• June 8: Californians for Consumer Privacy representatives filed a motion for writ of mandate to order the Secretary of State to direct counties to complete their random sampling counts by June 25, the deadline for the measure to be certified. (See our prior post for more details.)
  • June 19: The hearing on the writ of mandate was held at the Sacramento Superior Court, and Judge Chang ruled in favor of the proponents to ensure that the procedural delay would not prevent CPRA from being on the ballot in November. The order moved the deadline for counties to report to June 25, in time for the measure to be certified subject to meeting the automatic qualification threshold. (See our prior post for more details.)
  • June 24: Two of the final three counties reported their random sample counts, resulting in 718,233 verified signatures. This is 32,699 signatures more than the required number of 685,534 to qualify for automatic certification for the November 2020 ballot. The Secretary of State made this official and certified the measure as eligible for the ballot.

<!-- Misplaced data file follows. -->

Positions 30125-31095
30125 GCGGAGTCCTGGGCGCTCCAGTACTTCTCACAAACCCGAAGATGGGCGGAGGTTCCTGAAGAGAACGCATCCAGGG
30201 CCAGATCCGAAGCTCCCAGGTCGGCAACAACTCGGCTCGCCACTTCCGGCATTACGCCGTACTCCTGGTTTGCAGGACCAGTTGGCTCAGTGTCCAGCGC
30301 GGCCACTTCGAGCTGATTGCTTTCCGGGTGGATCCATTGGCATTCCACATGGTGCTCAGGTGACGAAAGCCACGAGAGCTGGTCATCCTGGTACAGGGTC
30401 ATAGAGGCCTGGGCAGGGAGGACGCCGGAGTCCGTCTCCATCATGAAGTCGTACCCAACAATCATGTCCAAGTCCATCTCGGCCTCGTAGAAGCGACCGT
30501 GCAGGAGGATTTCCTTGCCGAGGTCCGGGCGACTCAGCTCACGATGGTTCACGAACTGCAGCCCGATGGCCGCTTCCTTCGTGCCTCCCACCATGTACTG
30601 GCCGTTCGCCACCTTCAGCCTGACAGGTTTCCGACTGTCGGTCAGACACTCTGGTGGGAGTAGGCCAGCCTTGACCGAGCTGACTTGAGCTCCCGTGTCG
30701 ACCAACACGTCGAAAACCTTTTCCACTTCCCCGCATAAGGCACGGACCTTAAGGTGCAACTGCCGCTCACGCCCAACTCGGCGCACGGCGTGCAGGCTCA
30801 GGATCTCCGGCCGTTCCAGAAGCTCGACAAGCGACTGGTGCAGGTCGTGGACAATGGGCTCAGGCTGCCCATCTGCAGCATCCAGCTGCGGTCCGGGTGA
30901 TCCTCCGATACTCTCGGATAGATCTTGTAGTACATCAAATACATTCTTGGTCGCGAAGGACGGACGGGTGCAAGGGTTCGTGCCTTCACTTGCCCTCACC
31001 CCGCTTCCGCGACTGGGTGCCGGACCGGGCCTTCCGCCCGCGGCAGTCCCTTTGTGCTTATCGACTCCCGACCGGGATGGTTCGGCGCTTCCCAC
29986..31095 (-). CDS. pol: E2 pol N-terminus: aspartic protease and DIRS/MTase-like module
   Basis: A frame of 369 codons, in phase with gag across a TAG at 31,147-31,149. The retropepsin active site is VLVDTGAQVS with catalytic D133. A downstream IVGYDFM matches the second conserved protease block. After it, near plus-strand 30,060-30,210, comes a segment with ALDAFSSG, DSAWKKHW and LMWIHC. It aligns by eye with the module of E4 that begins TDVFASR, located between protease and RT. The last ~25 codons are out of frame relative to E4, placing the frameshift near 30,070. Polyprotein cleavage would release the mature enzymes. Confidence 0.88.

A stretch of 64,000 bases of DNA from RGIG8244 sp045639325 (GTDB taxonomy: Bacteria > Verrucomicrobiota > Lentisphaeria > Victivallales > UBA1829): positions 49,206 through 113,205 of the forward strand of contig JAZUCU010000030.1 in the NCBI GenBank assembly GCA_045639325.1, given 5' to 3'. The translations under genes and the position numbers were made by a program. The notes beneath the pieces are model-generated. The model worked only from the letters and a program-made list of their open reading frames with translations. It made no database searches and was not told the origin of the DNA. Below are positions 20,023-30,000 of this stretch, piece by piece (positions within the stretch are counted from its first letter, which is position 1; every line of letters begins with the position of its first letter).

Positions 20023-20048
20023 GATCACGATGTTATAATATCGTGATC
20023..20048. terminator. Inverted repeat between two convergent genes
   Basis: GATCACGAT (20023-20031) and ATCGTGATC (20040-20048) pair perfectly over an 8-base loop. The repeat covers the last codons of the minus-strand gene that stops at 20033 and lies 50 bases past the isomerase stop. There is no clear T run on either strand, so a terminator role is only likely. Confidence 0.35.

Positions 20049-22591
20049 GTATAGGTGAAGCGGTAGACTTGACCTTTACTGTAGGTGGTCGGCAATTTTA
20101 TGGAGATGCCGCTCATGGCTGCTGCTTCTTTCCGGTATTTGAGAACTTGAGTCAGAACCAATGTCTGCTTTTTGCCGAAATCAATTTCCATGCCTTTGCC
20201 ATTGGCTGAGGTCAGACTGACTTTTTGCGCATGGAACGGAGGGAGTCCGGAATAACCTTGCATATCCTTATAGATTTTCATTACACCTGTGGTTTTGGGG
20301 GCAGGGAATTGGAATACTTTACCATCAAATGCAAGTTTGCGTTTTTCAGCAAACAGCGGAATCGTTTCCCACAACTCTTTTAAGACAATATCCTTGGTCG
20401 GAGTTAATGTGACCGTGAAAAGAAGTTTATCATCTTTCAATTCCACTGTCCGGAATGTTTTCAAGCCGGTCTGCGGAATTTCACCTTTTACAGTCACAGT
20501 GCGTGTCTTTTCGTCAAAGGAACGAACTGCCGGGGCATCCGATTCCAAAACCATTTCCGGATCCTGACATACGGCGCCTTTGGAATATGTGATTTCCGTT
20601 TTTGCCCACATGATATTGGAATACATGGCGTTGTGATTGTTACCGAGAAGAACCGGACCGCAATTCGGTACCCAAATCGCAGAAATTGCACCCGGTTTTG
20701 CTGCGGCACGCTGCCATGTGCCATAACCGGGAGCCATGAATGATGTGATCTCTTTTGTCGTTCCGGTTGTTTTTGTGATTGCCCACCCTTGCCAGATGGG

Key Provisions and Details

The CPRA builds on and amends the California Consumer Privacy Act (“CCPA.”) If the referendum passes, the new law will go into effect on January 1, 2023, with the exception of certain provisions that will have immediate effect. Unlike the CCPA, the CPRA limits future amendments to those that further consumer privacy, which means the CA Legislature will not be able to amend the law to reduce consumer rights or water-down requirements.

Some of the key and likely impactful elements are highlighted below. We will be following up with detailed posts on the various changes and considerations in the coming days and weeks.

  • Creation of a New Privacy Protection Agency: The CPRA creates the California Privacy Protection Agency which will be initially funded with $5 million dollars in 2020-2021, and $10 million in each following year.